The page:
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Tuesday, Sep. 19, 2000

Why "Work Made For Hire" Legislation Cannot Be Applied To Sound Recordings

Last November, recording artists received a shock. Without hearings or consultation, Congress had decided -- in the context of a longer bill amending the copyright laws -- to make "sound recordings" eligible for "work-made-for-hire" status. That meant artists' recordings might, under some circumstances, belong not to those who created them, but rather to their employer or, worse, to the person or entity that merely commissioned the recording.

Once they learned what had happened, artists like Sheryl Crow were not happy. The recording industry had scored a coup. But the artists were right to be irate -- for the legislation violates the Constitution, and is bad policy to boot. Two weeks ago, a bill was introduced to repeal the "work made for hire" sound recordings provision. Since its introduction, the bill has been approved by the House Judiciary Committee, and it should be passed without delay.

Copyright, The Constitution And "Work Made For Hire"

The framers of the Constitution would not have been surprised at Congress' bid to place greater power over artists' copyright in employers' hands. They expected those holding power -- here, Congress and the employers -- to abuse it, and so they dispersed, divided and decentralized power. Our Constitution's separation of powers illustrates this principle. So does copyright -- a doctrine enshrined in the Constitution that requires the right to control the copying of works to be placed in the hands of individual "authors," in order to decentralize control over these valuable works.

copyright, at least in some instances, from authors to employers? Wasn't the shift improper? The answer may be yes. The law transforms those who employ, or commission, authors or artists into "authors" for all legal purposes. But these employers are hardly what the framers meant by "authors." Thus, the work-made-for-hire provisions are on shaky constitutional ground.

Nevertheless, these provisions have been justified, when the artist is also a full-time employee, on the ground that the employer creates what courts have called the "instant and expense" of the creation. In effect, courts have suggested, the full-time employer deserves to be the "author," because he is the cause of the creative work. Some have tried to offer similar justifications for the "commissioned works" category of the legislation -- which gives copyright to one who commissions a work, even if he is not the artist's full-time employer. But this is even more of a stretch -- for commissioning a work plays an even smaller role than does full-time employment of the artist in causing the work to come into being.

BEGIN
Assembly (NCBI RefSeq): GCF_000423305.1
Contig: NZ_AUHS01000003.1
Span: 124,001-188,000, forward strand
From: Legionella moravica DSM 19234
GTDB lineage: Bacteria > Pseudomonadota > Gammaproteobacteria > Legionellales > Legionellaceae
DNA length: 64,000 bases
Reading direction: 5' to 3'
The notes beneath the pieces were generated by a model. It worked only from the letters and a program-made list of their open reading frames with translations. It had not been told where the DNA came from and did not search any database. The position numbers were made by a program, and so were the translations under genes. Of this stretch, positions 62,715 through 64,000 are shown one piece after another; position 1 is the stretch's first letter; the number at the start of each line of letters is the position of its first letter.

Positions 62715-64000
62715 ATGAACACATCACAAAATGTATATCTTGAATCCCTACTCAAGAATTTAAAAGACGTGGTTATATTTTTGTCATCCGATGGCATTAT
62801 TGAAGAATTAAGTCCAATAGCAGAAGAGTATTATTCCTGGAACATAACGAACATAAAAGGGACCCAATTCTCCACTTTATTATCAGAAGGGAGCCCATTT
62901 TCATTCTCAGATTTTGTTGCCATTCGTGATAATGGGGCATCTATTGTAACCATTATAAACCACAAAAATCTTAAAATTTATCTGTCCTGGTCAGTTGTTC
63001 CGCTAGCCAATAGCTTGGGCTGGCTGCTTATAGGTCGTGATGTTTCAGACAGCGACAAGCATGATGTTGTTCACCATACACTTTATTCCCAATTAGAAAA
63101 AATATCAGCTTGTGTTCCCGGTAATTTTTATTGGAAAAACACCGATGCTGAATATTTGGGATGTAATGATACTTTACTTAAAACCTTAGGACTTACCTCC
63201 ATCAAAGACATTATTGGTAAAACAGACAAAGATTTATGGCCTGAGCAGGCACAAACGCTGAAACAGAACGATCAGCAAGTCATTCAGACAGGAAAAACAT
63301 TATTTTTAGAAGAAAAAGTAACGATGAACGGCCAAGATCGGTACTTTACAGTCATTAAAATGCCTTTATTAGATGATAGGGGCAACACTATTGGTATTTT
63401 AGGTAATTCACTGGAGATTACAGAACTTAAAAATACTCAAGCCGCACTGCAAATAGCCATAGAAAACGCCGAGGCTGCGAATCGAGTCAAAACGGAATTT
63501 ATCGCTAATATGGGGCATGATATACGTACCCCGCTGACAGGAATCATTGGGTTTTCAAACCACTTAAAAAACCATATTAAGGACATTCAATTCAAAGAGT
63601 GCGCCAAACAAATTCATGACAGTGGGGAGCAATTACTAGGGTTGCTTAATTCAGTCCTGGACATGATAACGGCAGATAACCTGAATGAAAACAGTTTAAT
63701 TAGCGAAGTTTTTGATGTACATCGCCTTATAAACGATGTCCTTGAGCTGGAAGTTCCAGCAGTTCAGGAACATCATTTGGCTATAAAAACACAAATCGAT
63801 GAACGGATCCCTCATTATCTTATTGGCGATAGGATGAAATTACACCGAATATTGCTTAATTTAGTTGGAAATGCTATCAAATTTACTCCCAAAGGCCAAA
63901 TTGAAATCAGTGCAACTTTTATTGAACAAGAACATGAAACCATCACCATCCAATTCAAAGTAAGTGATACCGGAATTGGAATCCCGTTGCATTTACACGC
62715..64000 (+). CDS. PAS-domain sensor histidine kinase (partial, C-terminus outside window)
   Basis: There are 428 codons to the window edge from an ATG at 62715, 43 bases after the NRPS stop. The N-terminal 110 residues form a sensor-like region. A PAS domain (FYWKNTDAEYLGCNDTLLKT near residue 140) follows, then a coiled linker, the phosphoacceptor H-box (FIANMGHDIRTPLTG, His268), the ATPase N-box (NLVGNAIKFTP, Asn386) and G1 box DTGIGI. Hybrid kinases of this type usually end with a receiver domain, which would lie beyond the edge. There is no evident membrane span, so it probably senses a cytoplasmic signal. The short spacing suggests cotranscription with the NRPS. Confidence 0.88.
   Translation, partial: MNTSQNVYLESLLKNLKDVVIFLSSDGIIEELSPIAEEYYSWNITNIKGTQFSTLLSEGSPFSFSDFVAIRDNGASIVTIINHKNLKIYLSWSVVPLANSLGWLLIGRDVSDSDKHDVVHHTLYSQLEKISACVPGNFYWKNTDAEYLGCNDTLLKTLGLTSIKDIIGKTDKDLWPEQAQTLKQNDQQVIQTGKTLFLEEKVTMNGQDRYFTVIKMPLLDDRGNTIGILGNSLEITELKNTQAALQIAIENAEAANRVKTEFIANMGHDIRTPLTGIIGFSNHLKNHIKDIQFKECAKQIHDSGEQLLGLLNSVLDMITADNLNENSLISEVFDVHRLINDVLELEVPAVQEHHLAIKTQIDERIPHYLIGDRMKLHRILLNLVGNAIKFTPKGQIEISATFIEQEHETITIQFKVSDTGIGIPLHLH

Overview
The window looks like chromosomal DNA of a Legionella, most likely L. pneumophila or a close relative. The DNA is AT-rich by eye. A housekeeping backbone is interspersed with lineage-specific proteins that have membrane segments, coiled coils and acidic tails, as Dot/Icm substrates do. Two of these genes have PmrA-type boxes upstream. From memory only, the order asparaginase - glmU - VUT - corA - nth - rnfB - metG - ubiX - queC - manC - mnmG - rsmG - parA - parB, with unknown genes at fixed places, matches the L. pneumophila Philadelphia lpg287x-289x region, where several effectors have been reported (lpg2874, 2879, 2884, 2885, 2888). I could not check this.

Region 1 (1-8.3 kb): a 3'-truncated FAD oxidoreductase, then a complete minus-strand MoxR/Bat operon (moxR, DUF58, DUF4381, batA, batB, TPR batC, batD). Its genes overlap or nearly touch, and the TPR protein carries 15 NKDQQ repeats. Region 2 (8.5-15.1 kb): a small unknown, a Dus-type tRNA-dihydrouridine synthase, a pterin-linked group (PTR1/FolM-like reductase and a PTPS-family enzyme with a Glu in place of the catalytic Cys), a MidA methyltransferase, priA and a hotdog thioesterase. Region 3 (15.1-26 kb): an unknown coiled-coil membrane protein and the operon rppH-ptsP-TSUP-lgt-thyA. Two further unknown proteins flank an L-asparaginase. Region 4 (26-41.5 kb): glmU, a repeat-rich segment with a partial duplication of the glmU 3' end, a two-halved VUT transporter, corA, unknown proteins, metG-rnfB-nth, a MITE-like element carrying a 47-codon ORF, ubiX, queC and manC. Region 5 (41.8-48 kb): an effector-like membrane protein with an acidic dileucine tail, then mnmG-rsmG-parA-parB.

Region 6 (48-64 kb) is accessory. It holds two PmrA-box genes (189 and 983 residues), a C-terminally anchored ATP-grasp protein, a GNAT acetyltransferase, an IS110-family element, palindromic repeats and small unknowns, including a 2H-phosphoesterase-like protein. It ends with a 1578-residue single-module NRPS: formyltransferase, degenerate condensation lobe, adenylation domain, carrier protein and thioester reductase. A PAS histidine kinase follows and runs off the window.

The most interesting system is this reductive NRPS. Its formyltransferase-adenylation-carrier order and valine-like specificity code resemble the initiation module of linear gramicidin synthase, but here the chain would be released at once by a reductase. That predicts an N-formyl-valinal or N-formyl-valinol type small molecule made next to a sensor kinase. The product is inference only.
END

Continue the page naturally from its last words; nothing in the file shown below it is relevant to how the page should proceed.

The Dubious Extension of "Work Made For Hire" To Sound Recordings

In summary, the constitutional case for "work made for hire" legislation is weak, particularly with respect to commissioned works. And it is nowhere weaker than in the case of commissioned "sound recordings." Under industry practice, those who commission sound recordings -- members of the recording industry -- do not bear the expense of the recording, nor do they exercise any of the creative oversight that might justify endowing them with the status of "authors" -- and thus with copyright. Rather, the artists bear the expense, bear the risk and retain creative control. It is obvious that, in a constitutional sense, they are the true authors.

Not only are the "work made for hire" provisions unconstitutional as applied to commissioned sound recordings, they are also bad policy. In effect, they centralize control over sound recordings in an industry that is increasingly an oligopoly of multi-national companies. Thus, control over these valuable cultural works is wielded, for the entire duration of copyright protection, not by individuals but by corporations. This is not the decentralization of copyright that the Constitution requires; it is a concentration of power the framers would have feared.